During nailing, the guide wire for the nail is passed gently through the proximal tibia, the soft distraction callus and the transferred bony segment to the distal tibial segment, followed by insertion of the nail. The statically locked nail fixes both the corticotomy distraction and the docking site while maintaining the length.
Ilizarov fixator followed by intramedullary nailing is indicated in infected nonunion of the tibial shaft, and contraindicated in prior intramedullary tibial nail insertion (to decrease risk of infection recurring after nail insertion, because any hidden infected focus along the medullary canal away from the fracture site could be missed in the debridement), as well as pin track infection during segment transfer.
In a study we had 33 patients with infected nonunion of the tibia managed with segment transfer using an Ilizarov fixator; in 17 patients the fixator was replaced by nailing after segment transfer was completed.
The average duration of infected nonunion was 12.6 mo, in the patients who continued in the fixator where the average duration of the fixator was 8.5 mo; in the patients with nailing, the average duration of the fixator was 3.1 mo.
In the 17 patients with nailing, 15 had complete healing at the docking site and the corticotomy site with no residual infection. In one patient the nail was broken at the docking site level after seven weeks; in another there was recurrence of infection over the intramedullary nail.
Segment transfer over an intramedullary nail: The technique described involves radical debridement, application of a polymethylmethacrylate spacer with a monoplanar external fixator, followed by segment transfer using the Ilizarov technique over an intramedullary nail.
This method is indicated in Cierny-Mader Type IVA or IVB chronic osteomyelitis of the femoral and tibial metaphysis and diaphysis, and contraindicated in Cierny-Mader type IVC chronic osteomyelitis of the femoral and tibial metaphysis and diaphysis, Cierny-Mader Type I, II, or III chronic osteomyelitis of the femoral and tibial metaphysis and diaphysis.
In this method there are pitfalls such as: failure to achieve radical debridement of all dead tissue until the observation of the so-called paprika sign (live cortical bone); failure to determine debridement levels, decision-making which is assisted by intravenous contrast-enhanced magnetic resonance imaging of the whole long bone, which displays all necrotic tissues and skipped abscesses; failure to achieve good soft-tissue coverage of the debridement area which is managed by local or distant soft-tissue flaps; failure to include culture-specific, heat-stable antibiotics into the polymethylmethacrylate; failure to determine precisely the length and diameter of the intramedullary nail to be inserted and the level and number of custom locking holes which can be avoided by preoperative use of templates and standing orthoradiographs; failure to overream the medullary canal 1.5 mm larger than the diameter of the intramedullary nail to ensure easy gliding of bone segments over the nail; failure to ensure that the inserted Schanz screws or Kirschner wires are at least 1 mm away from the nail and failure to place the external fixator parallel to the intramedullary nail in both the frontal and sagittal planes.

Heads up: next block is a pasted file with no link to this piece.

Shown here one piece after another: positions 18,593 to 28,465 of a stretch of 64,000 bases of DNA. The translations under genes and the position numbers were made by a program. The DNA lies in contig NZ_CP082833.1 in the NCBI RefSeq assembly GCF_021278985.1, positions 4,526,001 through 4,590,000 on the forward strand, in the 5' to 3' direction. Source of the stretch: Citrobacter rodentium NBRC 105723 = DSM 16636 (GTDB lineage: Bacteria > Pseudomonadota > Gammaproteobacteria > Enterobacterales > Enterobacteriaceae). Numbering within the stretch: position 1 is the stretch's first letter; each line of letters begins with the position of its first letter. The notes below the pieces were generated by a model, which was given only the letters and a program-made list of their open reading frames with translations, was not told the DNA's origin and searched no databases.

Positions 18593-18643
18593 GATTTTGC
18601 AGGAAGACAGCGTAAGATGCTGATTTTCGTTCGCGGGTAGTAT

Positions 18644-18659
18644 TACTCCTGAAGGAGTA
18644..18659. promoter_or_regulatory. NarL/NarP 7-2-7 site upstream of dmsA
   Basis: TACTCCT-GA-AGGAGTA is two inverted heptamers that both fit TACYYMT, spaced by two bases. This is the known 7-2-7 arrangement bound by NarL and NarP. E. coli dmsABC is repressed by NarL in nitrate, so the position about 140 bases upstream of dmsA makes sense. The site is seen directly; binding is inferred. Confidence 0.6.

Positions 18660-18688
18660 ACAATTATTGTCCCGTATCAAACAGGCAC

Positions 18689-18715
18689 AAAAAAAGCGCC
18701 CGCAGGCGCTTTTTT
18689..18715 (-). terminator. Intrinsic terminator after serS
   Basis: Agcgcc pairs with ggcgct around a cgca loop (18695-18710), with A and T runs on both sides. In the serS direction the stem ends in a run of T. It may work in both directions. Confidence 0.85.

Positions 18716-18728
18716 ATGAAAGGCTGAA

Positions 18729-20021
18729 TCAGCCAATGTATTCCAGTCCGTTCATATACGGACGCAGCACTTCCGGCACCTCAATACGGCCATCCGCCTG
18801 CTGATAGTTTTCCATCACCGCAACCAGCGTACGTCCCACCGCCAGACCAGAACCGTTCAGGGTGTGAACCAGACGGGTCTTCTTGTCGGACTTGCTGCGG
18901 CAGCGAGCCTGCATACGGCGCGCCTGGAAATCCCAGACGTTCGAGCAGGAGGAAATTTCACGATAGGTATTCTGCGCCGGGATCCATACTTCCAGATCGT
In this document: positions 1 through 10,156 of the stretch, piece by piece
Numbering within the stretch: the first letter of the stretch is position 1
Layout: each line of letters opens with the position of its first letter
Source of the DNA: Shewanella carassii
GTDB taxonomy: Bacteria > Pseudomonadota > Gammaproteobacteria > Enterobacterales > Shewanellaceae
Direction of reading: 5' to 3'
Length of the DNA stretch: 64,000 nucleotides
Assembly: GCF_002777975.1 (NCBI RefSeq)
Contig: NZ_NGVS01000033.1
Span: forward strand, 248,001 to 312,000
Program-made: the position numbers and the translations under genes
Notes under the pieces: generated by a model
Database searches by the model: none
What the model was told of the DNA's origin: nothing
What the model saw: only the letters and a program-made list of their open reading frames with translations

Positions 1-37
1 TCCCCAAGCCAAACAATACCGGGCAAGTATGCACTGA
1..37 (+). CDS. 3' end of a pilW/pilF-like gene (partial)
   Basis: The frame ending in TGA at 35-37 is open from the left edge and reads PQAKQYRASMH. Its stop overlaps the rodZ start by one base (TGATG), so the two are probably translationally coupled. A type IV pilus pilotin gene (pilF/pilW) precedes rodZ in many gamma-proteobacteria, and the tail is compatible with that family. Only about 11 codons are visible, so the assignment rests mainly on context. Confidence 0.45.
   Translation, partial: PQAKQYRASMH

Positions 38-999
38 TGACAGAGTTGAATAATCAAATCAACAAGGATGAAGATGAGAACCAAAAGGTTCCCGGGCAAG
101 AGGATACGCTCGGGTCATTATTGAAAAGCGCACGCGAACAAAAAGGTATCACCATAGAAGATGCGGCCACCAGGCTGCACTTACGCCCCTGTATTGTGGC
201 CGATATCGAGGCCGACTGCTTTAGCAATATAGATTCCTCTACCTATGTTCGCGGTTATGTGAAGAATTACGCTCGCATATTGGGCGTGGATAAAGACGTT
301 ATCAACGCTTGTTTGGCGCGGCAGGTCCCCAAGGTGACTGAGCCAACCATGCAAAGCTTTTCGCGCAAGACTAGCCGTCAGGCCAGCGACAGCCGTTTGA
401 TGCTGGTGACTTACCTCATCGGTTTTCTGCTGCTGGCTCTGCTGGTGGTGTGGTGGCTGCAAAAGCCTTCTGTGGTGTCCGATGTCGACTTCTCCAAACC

In a study done by Eralp et al, this technique was used for 13 patients, the mean size of the defect was 7 cm, mean time of union at the docking site was 9 mo. Excellent results, in terms of both bone and functional assessment, were achieved for 11 patients, 2 patients had recurrence of infection which necessitated removal of the nail and revision with Ilizarov.
Fibular transport: The technique is a gradual ipsilateral fibular transport using a stable external fixator based on the Ilizarov principles. Proximal and distal fibular osteotomies are performed to allow medial translation of the central portion of the fibula. Olive wires with olives placed on the lateral aspect of the ipsilateral fibula are used to perform the medial fibular translation. This technique is indicated in patients with scarce bone regenerate obtained with the standard Ilizarov technique to replace the massive tibial loss as well as recurrence of osteomyelitis.
Catagni et al used this technique in one patient with massive tibial bone loss and previous failed segment transfer. The Ilizarov ring fixation time to achieve fibular transport and bone union was 11 mo, the patient underwent additional multiple bone debridement with insertion of antibiotic beads. Using fibular transport, full replacement of tibial bone loss was obtained.